Joan Barsotti, an author and philanthropist whose historical fiction novel “Okei-san: The Girl from Wakamatsu” chronicled the famed member of the ill-fated Wakamatsu Tea and Silk Colony in Placer County, Calif., died Aug. 29, 2010 at her family home in Camino, Calif., the Mountain Democrat reports. She was 70.

The Wakamatsu Tea and Silk Farm Colony, established in 1869 near Gold Hill, Calif., is considered the first sizeable settlement of Japanese in America. The book “Okei-san,” published in 2006 by Barsotti Publishing, is based upon the teenager Okei — said to be the first Issei woman to die in America.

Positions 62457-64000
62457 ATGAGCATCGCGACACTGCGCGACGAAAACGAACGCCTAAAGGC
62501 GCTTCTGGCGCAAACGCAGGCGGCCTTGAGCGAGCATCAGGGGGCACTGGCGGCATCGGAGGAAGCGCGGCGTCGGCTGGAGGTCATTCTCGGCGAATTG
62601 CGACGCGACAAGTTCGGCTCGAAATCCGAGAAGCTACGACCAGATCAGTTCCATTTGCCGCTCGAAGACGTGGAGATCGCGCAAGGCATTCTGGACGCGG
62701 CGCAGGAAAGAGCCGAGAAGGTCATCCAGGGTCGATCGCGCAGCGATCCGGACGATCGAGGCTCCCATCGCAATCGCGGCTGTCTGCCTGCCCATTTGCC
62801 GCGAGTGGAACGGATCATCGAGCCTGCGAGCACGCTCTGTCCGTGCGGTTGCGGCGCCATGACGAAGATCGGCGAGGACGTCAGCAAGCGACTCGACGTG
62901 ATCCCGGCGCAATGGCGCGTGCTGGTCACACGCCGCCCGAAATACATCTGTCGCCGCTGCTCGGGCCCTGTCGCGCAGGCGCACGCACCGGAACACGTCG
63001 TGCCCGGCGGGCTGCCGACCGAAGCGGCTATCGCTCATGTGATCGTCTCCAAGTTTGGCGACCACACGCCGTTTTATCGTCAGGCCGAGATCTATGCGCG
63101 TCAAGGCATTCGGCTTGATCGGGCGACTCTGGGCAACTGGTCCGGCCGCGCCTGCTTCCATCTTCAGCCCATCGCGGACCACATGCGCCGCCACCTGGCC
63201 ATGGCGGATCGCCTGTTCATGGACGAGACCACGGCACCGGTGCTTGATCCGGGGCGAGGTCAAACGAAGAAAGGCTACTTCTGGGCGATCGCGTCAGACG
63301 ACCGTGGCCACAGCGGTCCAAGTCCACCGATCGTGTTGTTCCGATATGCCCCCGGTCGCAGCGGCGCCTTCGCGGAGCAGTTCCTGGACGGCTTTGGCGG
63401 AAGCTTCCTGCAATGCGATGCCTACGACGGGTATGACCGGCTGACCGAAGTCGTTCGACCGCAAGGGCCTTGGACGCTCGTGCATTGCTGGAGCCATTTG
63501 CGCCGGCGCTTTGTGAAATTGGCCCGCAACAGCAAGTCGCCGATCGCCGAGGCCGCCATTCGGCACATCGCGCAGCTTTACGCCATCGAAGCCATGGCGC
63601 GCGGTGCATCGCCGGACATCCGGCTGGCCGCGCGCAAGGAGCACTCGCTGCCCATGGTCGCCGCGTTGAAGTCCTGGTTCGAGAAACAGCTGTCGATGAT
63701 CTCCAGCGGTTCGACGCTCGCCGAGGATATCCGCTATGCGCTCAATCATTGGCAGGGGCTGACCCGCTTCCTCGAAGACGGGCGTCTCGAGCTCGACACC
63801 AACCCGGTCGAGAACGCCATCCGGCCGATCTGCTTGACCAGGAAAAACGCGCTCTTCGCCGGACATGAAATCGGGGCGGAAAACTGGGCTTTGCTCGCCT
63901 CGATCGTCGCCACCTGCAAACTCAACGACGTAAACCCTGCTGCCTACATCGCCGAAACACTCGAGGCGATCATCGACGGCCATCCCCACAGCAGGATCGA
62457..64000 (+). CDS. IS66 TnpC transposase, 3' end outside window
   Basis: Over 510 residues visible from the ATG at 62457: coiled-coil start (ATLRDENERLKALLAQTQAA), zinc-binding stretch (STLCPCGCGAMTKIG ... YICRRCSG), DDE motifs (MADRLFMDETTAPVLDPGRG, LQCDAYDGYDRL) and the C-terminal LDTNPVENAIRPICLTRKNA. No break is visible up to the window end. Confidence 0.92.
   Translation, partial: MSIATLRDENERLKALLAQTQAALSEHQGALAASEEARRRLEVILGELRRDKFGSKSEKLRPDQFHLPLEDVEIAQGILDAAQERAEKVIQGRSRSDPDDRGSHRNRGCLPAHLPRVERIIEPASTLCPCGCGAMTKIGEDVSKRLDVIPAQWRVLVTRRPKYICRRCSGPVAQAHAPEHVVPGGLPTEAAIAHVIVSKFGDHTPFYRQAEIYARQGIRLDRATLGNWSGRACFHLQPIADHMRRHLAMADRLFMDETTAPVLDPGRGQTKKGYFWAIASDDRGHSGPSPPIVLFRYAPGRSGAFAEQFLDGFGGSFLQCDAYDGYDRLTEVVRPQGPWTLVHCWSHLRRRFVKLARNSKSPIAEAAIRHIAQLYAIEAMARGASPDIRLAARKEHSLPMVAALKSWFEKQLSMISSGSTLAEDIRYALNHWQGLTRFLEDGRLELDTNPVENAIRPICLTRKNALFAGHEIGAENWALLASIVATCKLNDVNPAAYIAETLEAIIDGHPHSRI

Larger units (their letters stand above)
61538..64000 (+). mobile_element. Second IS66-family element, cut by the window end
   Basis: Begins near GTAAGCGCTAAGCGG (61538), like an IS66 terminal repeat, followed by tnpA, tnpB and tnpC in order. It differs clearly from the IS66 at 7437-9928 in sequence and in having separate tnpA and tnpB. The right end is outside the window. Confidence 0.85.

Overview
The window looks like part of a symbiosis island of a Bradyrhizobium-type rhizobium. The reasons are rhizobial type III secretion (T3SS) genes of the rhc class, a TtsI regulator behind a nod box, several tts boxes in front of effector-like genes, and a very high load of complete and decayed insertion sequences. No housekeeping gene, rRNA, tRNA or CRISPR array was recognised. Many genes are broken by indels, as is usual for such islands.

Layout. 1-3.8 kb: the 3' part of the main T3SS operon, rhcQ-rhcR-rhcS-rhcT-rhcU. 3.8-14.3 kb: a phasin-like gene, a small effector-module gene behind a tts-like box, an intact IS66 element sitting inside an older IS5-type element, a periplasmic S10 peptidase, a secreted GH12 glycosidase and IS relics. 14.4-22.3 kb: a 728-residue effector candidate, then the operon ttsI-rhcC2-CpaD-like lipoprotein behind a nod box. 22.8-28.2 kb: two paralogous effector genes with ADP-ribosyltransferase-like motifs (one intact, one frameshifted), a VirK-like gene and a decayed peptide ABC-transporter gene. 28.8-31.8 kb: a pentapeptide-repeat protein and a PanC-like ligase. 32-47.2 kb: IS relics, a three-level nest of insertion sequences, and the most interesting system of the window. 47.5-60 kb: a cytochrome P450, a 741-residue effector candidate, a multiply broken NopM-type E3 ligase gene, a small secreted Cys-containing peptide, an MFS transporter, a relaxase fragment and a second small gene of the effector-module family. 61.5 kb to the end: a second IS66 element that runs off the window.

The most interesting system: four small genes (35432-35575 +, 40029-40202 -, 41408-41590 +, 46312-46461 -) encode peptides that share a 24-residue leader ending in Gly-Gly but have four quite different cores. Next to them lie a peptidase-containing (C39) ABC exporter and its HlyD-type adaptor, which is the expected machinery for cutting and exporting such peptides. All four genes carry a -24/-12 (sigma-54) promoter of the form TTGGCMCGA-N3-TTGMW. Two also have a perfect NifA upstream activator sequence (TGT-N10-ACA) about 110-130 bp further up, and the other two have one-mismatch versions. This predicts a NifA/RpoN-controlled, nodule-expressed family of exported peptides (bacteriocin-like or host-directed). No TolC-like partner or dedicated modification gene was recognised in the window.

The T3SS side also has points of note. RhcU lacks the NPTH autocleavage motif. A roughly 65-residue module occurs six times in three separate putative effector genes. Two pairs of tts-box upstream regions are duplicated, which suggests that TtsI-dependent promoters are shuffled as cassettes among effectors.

“She was a great, great supporter of the Wakamatsu Colony” who voluntarily talked about Okei and the colony to schools, said Fred Kochi, president of the Gold Hill-Wakamatsu Colony, a group seeking to preserve the history of the group. “She wanted everyone to know about Okei-san,” he said. “It’s a big, big loss.”

Barsotti is survived by her husband Gael and their three children. Services will be on Tues., Sept. 7, at 11:30 a.m., at St. Patrick Catholic Church, 3109 Sacramento St., Placerville, Calif.

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